Initial Trajectory Sharing, project DIGITS, is a SESAR joint undertaking project which has completed research and demonstrated, through a large-scale trial, that it is possible to downlink data from aircraft upon request from the ground.
Up till now, when we’ve wanted information about an aircraft’s trajectory we’ve used predicted data which has come from ground based systems, and while it’s reliable it doesn’t always match the actual behaviour and intent of the aircraft.
The data collected from the aircraft as part of this trial has allowed for trajectory information from the aircraft’s flight management system to be downlinked in real time, collected and used in planning and decision-making, as well as demonstrating the potential for optimising trajectory-based operations.
This capability, known as Automatic Dependent Surveillance - Contract (ADS-C), can be used for surveillance and route monitoring, allowing us to predict speeds during different flight phases, and estimate times and altitudes for the various waypoints along the route of an aircraft.
As one of the ANSP project partners, we contributed by running validation exercises, analysis using various data sets and demonstrations in the ops room, reporting on our research findings from this large-scale demonstrator trial.
Our contribution to this project involved setting up a demonstrator as part of an initial exercise in the Prestwick Ops room to show the benefit of using ADS-C data. Our team used simulated data and traffic samples to show controllers how ADS-C data can be used on their workstations and explored several use cases on how the trajectory information can support conflict detection. This exercise was very successful, with about 50 operational colleagues from different Watches actively participating.
Once aircraft started to be equipped as part of the large scale trial, the ground based systems set up ADS-C with an aircraft. Various data were requested and downlinked from the aircraft including the Extended Projected Profile (EPP) data – essentially the aircraft’s trajectory – from its flight management system. This allowed us, as part of the second phase of this project, to explore the feasibility of using trajectory information from the aircraft to complement the knowledge and capability currently available in just the ground-based systems and tools.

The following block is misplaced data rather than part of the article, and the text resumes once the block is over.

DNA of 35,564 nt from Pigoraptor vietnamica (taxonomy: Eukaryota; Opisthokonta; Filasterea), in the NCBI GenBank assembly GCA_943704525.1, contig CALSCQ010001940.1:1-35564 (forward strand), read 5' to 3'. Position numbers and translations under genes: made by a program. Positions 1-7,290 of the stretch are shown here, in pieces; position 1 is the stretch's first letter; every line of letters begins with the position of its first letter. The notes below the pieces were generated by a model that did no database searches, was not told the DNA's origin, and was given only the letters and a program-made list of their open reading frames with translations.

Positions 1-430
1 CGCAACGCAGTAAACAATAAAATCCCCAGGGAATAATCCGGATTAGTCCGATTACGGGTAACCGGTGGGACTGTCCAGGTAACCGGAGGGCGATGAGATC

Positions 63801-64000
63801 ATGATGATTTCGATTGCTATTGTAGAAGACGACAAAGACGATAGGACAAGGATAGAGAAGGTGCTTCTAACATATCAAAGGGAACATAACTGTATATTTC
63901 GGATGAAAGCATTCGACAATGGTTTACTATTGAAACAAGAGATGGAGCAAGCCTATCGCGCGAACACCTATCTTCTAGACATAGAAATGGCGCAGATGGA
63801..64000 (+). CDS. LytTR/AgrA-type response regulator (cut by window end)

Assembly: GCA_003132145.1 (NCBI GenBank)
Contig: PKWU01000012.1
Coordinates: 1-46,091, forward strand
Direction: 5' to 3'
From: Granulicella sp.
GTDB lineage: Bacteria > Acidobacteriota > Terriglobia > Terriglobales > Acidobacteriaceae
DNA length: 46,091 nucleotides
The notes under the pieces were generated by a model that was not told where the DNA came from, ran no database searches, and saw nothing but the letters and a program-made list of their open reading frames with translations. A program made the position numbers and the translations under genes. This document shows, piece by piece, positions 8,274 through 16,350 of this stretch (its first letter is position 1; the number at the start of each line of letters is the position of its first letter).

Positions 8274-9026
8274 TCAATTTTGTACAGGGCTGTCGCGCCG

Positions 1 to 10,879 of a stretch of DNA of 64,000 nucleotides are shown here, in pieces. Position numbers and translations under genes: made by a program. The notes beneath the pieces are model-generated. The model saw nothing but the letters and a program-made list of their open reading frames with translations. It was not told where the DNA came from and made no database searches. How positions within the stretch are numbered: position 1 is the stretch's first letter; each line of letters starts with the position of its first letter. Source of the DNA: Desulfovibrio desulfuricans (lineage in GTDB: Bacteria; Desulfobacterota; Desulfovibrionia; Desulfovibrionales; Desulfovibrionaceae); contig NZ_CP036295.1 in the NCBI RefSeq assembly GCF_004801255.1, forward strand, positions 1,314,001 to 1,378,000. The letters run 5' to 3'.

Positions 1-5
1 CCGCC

The project trial used ADS-C data collected from 91 aircraft from multiple airlines, operating in major European airports, which were upgraded with avionics capable of sharing ADS-C data. This was known as the ‘DIGITS fleet’ and has been in operation since April 2019.
Data gathered from this fleet between April 2019 and February 2020 was used to complete the research and data analysis by the NATS R&D team, with the results demonstrating that ADS-C supports a better harmonisation between aircraft intent and the ground-based trajectory prediction. The project has shown promising results in terms of predicting time of arrival to waypoints. With that said, a wider assessment of the usability of ADS-C needs to be undertaken to better understand the extent of the support ADS-C can provide to ATM operations.
This project has paved the way for further projects and solutions that are continuing to study the potential support ADS-C can provide to ground systems, including follow-on projects within the SESAR Joint Undertaking collaboration.
The PJ31 DIGITS and DIGITS-AU projects that have received funding from the SESAR Joint Undertaking under grant agreement No 731818 and complementary grant agreement No 783178 under European Union’s Horizon 2020 research and innovation programme. The abbreviation DIGITS/-AU is used when reference is made to both projects as a whole.